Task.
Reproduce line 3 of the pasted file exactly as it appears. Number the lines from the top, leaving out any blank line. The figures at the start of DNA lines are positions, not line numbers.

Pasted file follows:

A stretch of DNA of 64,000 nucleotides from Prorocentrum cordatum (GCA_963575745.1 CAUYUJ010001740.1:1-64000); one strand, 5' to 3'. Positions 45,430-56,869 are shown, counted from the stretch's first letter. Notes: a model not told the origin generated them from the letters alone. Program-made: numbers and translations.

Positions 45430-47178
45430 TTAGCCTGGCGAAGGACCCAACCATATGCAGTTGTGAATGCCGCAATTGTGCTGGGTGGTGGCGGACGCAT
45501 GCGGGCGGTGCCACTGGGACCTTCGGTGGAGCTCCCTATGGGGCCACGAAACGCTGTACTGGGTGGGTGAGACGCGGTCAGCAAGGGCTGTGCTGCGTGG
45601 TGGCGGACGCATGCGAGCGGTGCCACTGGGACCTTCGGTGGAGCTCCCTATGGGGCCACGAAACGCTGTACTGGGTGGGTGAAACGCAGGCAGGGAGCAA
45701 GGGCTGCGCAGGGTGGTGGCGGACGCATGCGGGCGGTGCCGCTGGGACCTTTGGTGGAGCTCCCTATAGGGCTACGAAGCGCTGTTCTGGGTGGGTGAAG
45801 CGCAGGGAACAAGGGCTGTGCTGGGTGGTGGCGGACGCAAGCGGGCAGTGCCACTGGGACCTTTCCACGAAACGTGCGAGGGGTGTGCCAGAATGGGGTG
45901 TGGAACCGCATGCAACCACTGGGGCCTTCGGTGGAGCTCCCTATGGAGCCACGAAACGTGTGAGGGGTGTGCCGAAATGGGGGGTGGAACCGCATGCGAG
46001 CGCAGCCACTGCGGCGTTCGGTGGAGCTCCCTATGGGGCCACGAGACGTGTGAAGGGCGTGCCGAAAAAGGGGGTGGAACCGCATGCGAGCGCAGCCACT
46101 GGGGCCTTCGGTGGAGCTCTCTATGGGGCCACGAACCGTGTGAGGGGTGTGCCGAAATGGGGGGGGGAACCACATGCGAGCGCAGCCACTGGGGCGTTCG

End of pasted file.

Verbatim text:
45430 TTAGCCTGGCGAAGGACCCAACCATATGCAGTTGTGAATGCCGCAATTGTGCTGGGTGGTGGCGGACGCAT